Tuesday, July 6, 2010

Repairing Things

It's gotten harder. Before, if you had the inclination and some aptitude, you could take apart many of the appliances, machines, and gadgets that we use and take a look. You could fiddle with the levers and cams and gears and springs and attempt to simulate its operation to see what was not operating as it should. You could tighten or replace a loose screw, clean and lubricate sticking parts, bend a lever to get more travel. In a pinch you might even make a replacement part from stuff you have in your shop.

But now, as electronics has been incorporated into nearly everything we own, you can't see what's going on. It's happening inside this black box, this module. If you are skilled in this work, and you have the right information, you know what is supposed to go in the black box and what is supposed to come out. If there are several black boxes chained together you must discern which box is the faulty one that needs to be replaced. And too often, much to your dismay, it may not be available or costs more than the entire item you are trying to fix.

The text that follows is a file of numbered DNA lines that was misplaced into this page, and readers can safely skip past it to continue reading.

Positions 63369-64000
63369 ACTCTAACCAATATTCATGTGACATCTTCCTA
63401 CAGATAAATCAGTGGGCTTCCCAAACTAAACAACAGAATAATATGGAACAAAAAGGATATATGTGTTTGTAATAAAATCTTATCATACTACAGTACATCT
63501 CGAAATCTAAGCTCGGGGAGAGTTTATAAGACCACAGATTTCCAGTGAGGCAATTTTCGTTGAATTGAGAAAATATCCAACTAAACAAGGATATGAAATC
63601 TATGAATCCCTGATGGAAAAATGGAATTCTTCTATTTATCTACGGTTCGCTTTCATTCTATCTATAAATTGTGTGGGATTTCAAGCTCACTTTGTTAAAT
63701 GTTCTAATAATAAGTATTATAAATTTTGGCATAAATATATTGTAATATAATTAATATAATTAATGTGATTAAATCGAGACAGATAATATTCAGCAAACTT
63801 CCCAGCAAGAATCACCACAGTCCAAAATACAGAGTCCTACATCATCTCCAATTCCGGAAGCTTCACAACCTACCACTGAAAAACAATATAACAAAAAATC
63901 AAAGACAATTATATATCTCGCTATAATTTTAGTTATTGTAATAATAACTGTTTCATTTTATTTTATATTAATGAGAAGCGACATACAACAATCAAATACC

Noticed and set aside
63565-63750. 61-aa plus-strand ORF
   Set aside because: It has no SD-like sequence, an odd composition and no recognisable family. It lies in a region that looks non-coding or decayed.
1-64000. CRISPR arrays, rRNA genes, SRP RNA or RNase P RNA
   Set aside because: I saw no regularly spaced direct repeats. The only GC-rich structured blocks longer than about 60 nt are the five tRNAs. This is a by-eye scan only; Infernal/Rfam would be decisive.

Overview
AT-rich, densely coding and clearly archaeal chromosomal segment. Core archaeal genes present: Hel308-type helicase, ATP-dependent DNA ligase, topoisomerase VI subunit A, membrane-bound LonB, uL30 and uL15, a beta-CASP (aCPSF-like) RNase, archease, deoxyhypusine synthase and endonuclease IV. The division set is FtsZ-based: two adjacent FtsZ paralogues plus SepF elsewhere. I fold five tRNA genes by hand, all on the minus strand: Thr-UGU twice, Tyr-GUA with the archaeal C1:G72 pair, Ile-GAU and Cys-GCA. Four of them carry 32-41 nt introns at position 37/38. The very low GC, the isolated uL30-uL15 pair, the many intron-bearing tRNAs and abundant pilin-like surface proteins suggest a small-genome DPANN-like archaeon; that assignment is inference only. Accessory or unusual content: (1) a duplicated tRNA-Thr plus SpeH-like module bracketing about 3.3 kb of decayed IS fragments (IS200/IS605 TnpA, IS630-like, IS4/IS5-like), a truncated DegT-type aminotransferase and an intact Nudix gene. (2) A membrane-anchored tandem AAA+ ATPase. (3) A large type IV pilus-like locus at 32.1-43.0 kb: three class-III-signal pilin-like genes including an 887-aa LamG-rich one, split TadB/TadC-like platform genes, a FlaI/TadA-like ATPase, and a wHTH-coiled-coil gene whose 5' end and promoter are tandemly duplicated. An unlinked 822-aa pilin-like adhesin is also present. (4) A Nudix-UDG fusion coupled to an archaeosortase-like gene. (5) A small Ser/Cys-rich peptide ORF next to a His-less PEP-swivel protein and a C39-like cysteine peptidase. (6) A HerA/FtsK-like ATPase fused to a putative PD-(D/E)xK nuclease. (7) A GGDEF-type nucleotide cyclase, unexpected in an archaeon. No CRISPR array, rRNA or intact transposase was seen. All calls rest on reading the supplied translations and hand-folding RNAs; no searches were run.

Most of our electronic toys are made on robot assisted production lines. Robots are fantastic at assembly but not so good at figuring out what is wrong. Humans must still do this, an expensive proposition that more and more often will not be offered. Replacement is the norm. Repairing things used to be our first consideration but not so now days because even if you could get it fixed it won't have a frobnozzle that moobangs like the new ones do. It won't have the latest features. So into the land fill it goes.

A week ago I repaired this knife. Knives are old school. Very old school. With my years of experience and highly developed troubleshooting acumen I quickly detected what was wrong. The handle was falling off. This is a favorite knife in the household, one we've had for 30 years or more. The blade is regular steel, not stainless, that seems to hold a keener edge. The handle was ebony, I believe, but had become split and chipped at one end. I ordered brass rivets and found a small piece of cocobolo. An evening's work and it feels nice again. This tool might now go on to the next generation.

1 comment:

cstanley said...

Mine doesn't have a frobnozzles that froobangs. Where can I get one? :-)